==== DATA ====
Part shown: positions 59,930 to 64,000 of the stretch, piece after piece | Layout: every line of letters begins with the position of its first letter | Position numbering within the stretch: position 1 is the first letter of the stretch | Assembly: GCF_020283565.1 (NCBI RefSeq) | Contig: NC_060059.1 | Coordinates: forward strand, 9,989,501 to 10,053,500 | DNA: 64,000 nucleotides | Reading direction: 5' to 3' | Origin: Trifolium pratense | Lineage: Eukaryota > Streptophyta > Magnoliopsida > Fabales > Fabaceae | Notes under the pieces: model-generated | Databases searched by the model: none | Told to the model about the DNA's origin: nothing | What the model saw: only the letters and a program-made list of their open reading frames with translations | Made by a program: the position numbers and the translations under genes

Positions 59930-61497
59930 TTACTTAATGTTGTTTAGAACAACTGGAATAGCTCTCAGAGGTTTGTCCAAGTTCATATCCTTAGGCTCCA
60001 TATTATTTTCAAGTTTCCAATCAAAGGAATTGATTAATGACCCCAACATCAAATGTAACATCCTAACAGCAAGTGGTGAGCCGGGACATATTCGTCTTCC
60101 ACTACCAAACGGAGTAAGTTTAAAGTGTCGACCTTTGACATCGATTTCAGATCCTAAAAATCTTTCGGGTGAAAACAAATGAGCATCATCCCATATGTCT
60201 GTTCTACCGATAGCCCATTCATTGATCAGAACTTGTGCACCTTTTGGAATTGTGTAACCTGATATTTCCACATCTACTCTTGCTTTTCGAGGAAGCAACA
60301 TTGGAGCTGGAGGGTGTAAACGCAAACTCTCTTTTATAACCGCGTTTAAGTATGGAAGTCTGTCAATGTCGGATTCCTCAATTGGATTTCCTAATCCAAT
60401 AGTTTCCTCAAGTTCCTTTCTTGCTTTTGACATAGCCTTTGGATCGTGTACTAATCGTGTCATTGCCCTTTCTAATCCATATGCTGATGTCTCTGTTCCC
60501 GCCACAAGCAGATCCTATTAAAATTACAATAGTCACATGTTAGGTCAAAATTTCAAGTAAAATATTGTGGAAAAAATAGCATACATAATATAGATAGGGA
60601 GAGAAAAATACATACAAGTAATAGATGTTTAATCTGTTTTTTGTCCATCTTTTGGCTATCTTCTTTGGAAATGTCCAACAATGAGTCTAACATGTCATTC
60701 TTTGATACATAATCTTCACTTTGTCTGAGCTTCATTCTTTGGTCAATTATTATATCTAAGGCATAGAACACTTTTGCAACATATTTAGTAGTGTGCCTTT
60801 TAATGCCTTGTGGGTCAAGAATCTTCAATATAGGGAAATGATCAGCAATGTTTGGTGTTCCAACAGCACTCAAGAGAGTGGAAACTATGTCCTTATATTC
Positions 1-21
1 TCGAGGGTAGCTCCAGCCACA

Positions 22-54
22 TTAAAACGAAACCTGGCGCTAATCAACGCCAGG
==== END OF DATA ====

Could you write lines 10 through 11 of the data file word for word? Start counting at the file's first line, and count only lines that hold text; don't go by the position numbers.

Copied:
60601 GAGAAAAATACATACAAGTAATAGATGTTTAATCTGTTTTTTGTCCATCTTTTGGCTATCTTCTTTGGAAATGTCCAACAATGAGTCTAACATGTCATTC
60701 TTTGATACATAATCTTCACTTTGTCTGAGCTTCATTCTTTGGTCAATTATTATATCTAAGGCATAGAACACTTTTGCAACATATTTAGTAGTGTGCCTTT